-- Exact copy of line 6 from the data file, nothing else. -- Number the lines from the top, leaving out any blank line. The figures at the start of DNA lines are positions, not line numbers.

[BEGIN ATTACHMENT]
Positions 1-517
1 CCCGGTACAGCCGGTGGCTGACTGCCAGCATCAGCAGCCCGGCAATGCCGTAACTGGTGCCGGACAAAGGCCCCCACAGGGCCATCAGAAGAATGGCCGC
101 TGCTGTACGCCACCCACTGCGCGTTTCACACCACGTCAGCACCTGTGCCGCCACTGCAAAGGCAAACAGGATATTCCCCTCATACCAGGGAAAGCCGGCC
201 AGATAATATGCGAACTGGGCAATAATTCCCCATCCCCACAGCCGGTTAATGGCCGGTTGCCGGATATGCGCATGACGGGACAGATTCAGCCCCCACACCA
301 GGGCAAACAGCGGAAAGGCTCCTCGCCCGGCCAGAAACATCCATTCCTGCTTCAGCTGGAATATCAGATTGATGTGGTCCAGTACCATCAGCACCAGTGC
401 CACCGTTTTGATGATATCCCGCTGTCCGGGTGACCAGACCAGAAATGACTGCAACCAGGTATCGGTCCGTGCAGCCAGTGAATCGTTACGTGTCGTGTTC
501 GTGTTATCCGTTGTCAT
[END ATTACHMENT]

401 CACCGTTTTGATGATATCCCGCTGTCCGGGTGACCAGACCAGAAATGACTGCAACCAGGTATCGGTCCGTGCAGCCAGTGAATCGTTACGTGTCGTGTTC